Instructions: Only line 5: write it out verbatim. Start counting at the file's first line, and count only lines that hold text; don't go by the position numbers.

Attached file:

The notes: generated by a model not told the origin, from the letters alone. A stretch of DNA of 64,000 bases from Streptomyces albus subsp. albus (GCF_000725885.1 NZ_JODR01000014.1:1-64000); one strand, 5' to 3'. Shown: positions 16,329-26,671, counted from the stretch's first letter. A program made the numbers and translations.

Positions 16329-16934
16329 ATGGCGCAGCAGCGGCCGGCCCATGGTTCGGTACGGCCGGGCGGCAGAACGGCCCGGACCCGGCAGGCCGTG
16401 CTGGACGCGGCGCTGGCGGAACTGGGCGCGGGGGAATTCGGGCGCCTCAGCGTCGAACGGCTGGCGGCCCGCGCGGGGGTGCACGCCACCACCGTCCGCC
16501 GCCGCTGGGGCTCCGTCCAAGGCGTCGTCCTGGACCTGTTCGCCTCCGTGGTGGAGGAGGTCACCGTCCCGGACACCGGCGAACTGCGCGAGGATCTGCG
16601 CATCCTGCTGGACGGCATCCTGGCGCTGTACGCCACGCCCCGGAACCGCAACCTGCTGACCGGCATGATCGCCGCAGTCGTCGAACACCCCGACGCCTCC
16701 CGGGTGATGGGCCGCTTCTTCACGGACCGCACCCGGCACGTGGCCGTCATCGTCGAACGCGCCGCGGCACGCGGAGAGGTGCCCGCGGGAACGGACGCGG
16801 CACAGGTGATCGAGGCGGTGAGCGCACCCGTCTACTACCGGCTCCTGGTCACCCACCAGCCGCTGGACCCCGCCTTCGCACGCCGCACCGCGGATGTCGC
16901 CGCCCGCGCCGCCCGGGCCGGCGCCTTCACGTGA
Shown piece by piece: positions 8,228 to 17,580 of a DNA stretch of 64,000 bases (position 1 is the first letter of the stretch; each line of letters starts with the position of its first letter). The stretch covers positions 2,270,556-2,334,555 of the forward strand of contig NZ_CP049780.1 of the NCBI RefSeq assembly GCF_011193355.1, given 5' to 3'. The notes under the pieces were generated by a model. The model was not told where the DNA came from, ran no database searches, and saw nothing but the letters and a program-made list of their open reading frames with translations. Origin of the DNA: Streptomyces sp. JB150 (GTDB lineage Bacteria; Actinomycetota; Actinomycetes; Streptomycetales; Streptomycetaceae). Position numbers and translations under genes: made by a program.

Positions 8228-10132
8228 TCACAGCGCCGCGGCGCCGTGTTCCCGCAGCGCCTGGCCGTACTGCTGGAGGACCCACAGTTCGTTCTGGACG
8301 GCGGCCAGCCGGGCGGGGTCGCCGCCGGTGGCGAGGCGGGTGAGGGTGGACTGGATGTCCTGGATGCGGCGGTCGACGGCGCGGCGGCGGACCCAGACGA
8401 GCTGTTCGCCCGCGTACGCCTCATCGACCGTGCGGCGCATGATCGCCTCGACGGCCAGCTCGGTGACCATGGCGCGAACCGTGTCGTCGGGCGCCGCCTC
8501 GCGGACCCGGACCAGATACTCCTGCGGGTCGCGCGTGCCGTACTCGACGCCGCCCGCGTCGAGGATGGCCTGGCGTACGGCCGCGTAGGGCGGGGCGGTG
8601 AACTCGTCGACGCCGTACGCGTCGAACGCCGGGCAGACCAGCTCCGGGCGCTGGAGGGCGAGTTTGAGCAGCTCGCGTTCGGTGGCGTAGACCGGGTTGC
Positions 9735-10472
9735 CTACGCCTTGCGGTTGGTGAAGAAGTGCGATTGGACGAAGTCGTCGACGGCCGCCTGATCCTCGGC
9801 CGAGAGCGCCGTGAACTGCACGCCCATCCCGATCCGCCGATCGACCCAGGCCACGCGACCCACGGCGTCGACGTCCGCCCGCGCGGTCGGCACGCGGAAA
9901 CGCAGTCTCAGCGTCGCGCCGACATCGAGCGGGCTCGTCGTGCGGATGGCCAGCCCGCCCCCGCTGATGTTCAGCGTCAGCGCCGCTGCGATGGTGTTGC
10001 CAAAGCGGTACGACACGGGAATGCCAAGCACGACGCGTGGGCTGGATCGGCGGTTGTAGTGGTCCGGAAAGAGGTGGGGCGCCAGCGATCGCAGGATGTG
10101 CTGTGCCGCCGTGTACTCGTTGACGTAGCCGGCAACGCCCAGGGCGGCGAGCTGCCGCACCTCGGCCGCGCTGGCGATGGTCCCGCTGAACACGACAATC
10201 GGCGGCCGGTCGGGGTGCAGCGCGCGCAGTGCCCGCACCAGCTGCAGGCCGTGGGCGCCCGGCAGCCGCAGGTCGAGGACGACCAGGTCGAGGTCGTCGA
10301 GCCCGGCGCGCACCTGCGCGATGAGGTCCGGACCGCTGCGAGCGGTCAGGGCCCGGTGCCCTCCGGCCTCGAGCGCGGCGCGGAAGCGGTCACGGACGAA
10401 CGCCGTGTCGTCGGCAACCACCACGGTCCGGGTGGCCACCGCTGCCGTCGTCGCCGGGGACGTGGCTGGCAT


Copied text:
16501 GCCGCTGGGGCTCCGTCCAAGGCGTCGTCCTGGACCTGTTCGCCTCCGTGGTGGAGGAGGTCACCGTCCCGGACACCGGCGAACTGCGCGAGGATCTGCG